Wednesday, September 24, 2008

Hearty fare

West Bloomfield's Allegro offers rich Russian flavors

Posted By on Wed, Sep 24, 2008 at 12:00 AM

Though the menu bills the place as “European,” Allegro is patronized mostly by people from the former Soviet Union, though the staff is more than hospitable to the occasional interloper. On the menu are herring and potatoes, blini with caviar, pilimeni (veal dumplings), smoked fish, sturgeon, and lamb, chicken or pork shashlik (marinated and on skewers). (Lamb chops, steaks, salmon and shrimp scampi are the nods to more standard fare.) Given geography, you’d expect Russian cuisine to be hearty, and it is. Chicken Kiev is a pound of chicken breast wrapped around a chunk of butter, then breaded and fried. Beef Stroganoff has a rich mahogany sauce, oddly sprinkled liberally with cilantro. Many appetizers are more expensive than the very reasonable entrées (almost all under $15), but that’s because they come in mass quantities. Allegro is open only Thursday-Sunday and hosts many large groups and private parties, so call ahead for reservations. Needless to add, vodka can be had.

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Wednesday, September 17, 2008

Oakland bounty

Keego Harbor's Modern Food & Spirits is worth the drive

Posted By on Wed, Sep 17, 2008 at 12:00 AM

With a "depression-sensitive" price structure, you might almost forget what you paid for the gas to get out to Modern. Run by veteran restaurateurs, this is a comfortable eatery where working stiffs can afford the high-quality, sophisticated cuisine. Decorated with amusing mid-century-modern furnishings, the small room can accommodate about 75 at tables and 20 at the handsome bar. Dinners, which include unusually generous portions of far-more-than-perfunctory soups or salads, average around $18 with none, except for daily specials, breaking the $20 barrier. Nine or so entrées are all attractively presented, often with inventive accoutrements, and diners will find a mastery of fish dishes as well as an accomplished New York strip. Vegetarians will have to construct their dinners from the generous appetizers, soups and salads, which should not be much of a challenge. Well-selected wine list; affordable beers; great desserts. Though the bare tables and laid-back ambience suggest informality, the servers are highly skilled professionals. Alas, if only the view of Cass Lake across the road were more prominent.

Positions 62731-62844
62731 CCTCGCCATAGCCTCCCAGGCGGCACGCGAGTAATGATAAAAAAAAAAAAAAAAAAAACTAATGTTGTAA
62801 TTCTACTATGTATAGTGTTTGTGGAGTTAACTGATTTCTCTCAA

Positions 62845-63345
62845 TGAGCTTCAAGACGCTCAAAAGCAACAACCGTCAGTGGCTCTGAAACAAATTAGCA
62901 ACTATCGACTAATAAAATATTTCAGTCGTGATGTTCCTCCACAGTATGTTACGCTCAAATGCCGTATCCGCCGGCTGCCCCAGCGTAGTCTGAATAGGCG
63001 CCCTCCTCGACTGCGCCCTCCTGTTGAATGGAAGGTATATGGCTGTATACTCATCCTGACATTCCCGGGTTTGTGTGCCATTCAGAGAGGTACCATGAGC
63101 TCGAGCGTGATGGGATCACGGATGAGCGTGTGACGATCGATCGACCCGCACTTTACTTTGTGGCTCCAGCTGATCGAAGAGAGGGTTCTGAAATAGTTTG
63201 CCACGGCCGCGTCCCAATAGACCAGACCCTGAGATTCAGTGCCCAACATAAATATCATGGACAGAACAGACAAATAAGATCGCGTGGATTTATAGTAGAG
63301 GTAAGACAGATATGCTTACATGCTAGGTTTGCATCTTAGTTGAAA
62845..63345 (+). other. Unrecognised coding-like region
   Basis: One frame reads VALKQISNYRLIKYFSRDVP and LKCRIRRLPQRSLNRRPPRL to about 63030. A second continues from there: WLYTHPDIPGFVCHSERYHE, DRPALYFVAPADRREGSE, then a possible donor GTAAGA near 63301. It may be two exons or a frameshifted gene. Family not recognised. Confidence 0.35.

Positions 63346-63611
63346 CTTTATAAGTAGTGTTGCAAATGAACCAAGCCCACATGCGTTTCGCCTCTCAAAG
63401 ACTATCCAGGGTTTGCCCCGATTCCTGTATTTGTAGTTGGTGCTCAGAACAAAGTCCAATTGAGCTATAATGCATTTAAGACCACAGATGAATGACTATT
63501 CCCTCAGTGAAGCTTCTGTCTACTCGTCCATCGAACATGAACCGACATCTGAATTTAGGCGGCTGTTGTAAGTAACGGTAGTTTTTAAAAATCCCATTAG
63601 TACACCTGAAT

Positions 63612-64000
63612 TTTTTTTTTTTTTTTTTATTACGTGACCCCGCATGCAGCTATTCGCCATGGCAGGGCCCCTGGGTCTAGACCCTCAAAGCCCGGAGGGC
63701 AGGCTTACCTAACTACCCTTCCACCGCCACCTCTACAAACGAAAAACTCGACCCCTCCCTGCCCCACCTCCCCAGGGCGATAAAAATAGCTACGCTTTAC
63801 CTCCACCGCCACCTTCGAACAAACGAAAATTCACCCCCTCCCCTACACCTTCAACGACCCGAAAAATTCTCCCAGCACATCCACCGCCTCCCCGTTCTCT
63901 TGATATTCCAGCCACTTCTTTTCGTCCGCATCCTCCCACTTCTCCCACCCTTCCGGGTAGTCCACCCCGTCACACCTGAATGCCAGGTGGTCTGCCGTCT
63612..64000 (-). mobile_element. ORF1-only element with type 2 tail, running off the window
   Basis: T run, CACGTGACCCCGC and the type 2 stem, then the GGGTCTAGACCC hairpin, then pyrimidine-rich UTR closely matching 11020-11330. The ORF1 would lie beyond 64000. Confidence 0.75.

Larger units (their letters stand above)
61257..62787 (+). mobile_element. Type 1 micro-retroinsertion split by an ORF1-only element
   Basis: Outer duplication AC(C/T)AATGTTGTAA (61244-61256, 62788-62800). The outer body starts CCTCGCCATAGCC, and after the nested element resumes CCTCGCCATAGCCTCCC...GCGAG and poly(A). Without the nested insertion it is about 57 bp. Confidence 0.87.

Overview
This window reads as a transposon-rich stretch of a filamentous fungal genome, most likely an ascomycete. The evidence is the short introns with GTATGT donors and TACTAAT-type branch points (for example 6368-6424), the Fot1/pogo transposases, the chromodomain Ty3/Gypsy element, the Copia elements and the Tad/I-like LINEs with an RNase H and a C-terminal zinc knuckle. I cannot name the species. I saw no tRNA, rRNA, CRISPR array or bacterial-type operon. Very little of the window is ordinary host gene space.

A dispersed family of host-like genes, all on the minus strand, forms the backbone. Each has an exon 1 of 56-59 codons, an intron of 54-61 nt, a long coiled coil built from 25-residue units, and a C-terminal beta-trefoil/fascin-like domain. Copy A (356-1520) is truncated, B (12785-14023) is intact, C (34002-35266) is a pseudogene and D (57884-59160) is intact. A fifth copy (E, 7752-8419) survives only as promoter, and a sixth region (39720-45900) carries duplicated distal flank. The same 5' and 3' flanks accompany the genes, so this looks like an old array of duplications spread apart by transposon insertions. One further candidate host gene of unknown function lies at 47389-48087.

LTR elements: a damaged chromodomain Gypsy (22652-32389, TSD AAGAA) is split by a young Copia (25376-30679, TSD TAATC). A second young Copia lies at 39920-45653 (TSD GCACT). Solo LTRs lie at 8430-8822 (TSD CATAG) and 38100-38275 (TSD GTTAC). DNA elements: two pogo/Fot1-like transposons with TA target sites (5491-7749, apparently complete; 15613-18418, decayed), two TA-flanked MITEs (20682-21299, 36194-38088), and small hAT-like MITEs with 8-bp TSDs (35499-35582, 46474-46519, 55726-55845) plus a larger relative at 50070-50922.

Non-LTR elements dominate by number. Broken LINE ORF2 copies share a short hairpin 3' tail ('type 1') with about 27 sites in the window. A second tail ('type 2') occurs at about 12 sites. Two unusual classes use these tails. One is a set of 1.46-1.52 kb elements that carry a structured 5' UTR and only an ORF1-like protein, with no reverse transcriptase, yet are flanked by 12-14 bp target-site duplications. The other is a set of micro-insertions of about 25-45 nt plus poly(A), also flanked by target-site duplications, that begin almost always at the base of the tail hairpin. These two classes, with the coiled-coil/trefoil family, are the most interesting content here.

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Wednesday, September 10, 2008

True East

Posted By on Wed, Sep 10, 2008 at 12:00 AM

Sharaku is the most authentic Japanese restaurant in metro Detroit, offering 25 daily-changing appetizers, including catches of the day, and a relatively short list of entrées. As in Japan, the decor is spare, blond wood, and meals are served with a minimum of pretension — just artful arrangements of the food and garnishes themselves. For sushi, you may want to branch out and try rolls of dried squash, burdock, ume shiso (green tea), natto (fermented soybeans) or orange clams.The chef’s choice “sushi deluxe” will come with 10 lovely nigiri pieces plus a roll, also with crunchy pickles of radish turned bright yellow and cucumber now purple, and a delicious opaque broth with the most delicate of scallions, still crisp. At the back of your menu, look for a long list of liquors (shochu) distilled from different grains: sweet potatoes, barley, rice, buckwheat or potatoes (the most popular). Takeout available for sushi only; party platters also available (minimum $25 order).

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